nVidia has some very powerful servers with lots of Kepler boards and they are great for professional rendering for movie studios, who can afford to pay $20K+ for these things to improve productivity.
I don't think MS have GPUs in their cloud. Xeon CPU's designed for cloud don't even have embedded graphics. Even though one or two cores on a Xeon server may have quadruple the power of the Xbox One CPU, it's actually not enough to draw much graphics. The XB1 can render far more graphics on it's own.
We shall see. There are a few things that can be done, but not very impactful IMO, and take a lot of developer effort. I mean, I'm a graphics developer. If you asked me to come up with any ideas for using the cloud for graphics I could give you some, but if you asked me if I think it's a good idea I would say no way.
Devs will use the cloud for what is a good fit, not try to do something weird which would break the game if you had spotty connectivity or an offline user.
You do know that you do not have to have a GPU to render graphics. Also a lot of new graphical features can be easily done using CPU compute. Using thousands of CPUs in the cloud to perform those calculations is called cloud compute. Also Intel Xeon chips actually do perform graphics calculations and from a little research their E3-1200v3 chip is built off theire Haswell design. Even AMD offers graphics processing with their Server Opteron chips. Its a misconception to believe that Nvidia has the only option or that their solution is the only one that can be leverage.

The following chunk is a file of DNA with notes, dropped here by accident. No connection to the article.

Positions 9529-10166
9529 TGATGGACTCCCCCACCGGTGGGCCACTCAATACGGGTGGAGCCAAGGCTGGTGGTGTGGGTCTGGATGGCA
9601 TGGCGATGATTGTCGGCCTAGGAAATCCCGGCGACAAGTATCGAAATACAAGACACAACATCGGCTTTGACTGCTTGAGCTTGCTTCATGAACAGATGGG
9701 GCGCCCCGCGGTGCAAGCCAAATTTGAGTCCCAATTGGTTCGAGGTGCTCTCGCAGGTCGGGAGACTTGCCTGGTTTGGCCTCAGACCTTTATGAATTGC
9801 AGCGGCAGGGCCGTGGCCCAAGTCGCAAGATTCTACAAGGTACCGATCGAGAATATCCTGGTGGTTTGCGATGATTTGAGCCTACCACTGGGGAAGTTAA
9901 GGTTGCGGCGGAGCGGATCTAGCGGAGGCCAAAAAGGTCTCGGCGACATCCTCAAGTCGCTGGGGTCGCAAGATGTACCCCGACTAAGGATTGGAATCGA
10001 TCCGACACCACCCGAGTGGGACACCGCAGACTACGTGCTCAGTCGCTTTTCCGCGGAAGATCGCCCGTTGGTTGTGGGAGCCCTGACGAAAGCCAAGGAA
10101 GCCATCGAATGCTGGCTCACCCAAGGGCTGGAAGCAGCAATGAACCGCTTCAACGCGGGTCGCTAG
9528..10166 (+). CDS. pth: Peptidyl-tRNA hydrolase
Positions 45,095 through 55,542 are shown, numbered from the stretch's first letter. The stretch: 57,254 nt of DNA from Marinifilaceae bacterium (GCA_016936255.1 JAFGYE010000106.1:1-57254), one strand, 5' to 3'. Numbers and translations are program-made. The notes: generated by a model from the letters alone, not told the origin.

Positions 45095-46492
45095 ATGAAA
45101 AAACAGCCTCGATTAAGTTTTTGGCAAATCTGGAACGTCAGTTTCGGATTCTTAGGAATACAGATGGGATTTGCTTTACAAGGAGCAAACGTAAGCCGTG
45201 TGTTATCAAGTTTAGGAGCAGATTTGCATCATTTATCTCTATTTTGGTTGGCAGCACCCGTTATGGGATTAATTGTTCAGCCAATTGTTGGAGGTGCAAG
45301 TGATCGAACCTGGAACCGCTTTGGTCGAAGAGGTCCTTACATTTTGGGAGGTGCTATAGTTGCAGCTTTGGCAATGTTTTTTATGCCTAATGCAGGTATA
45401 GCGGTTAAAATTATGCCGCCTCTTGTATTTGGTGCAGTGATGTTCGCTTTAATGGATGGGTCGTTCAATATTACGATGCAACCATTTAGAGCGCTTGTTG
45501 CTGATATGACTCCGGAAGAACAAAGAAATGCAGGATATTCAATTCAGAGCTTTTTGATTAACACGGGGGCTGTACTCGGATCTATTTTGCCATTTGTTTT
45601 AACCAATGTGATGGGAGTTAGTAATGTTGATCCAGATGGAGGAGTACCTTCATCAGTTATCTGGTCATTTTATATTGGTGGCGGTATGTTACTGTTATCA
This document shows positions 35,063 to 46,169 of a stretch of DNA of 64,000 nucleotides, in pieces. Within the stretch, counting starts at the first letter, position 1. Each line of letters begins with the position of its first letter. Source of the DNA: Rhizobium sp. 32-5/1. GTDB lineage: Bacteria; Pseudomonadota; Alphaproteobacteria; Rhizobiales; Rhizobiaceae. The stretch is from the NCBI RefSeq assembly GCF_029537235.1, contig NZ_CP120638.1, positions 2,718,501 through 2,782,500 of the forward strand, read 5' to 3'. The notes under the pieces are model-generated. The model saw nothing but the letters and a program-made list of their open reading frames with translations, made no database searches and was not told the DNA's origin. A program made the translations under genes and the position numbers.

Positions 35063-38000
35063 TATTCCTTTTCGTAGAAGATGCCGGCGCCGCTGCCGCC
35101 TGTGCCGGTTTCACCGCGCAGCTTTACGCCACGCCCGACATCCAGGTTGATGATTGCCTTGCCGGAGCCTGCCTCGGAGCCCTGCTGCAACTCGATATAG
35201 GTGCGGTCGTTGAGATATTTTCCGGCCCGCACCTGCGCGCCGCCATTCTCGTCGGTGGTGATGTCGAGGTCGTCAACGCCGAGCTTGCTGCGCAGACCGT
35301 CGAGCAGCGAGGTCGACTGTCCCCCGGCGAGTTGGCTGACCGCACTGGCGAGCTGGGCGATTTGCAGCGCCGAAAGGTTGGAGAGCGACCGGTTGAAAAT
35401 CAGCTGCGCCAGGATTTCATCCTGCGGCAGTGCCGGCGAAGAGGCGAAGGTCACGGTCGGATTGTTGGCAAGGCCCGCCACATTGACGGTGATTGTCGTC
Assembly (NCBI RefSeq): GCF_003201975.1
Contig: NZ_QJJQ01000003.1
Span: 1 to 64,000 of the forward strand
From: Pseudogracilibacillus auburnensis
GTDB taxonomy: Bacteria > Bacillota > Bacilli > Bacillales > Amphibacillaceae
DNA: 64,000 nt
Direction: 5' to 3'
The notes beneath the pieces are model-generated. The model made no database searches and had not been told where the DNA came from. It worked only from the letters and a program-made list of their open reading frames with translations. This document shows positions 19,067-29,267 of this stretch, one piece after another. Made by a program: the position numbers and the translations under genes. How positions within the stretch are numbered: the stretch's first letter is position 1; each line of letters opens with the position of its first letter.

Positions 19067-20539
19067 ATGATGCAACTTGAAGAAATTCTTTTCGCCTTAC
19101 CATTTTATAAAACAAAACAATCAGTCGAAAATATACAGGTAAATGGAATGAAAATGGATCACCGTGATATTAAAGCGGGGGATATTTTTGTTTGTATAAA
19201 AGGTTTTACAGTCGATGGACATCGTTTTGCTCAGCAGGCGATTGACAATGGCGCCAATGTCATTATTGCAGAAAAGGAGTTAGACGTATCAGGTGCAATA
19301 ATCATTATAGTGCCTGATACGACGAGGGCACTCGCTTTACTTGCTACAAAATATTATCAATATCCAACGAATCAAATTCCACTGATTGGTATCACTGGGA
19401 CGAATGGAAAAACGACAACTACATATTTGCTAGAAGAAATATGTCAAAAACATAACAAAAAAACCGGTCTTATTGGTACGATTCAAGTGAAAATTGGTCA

The thing is you are limiting your thinking to what is done today. Thats actually being very narrow in your perception. New techniques are being developed every moment and there probably will be plenty developed using cloud compute. I see a lot of pontential in this space because I have seen throughout my years how fast cloud based tech has improved. Now that companies like Intel, AMD, Nvidia and MS are leveraging their skills in this area mean we will start to see a lot of innovative ways cloud compute can expan this space.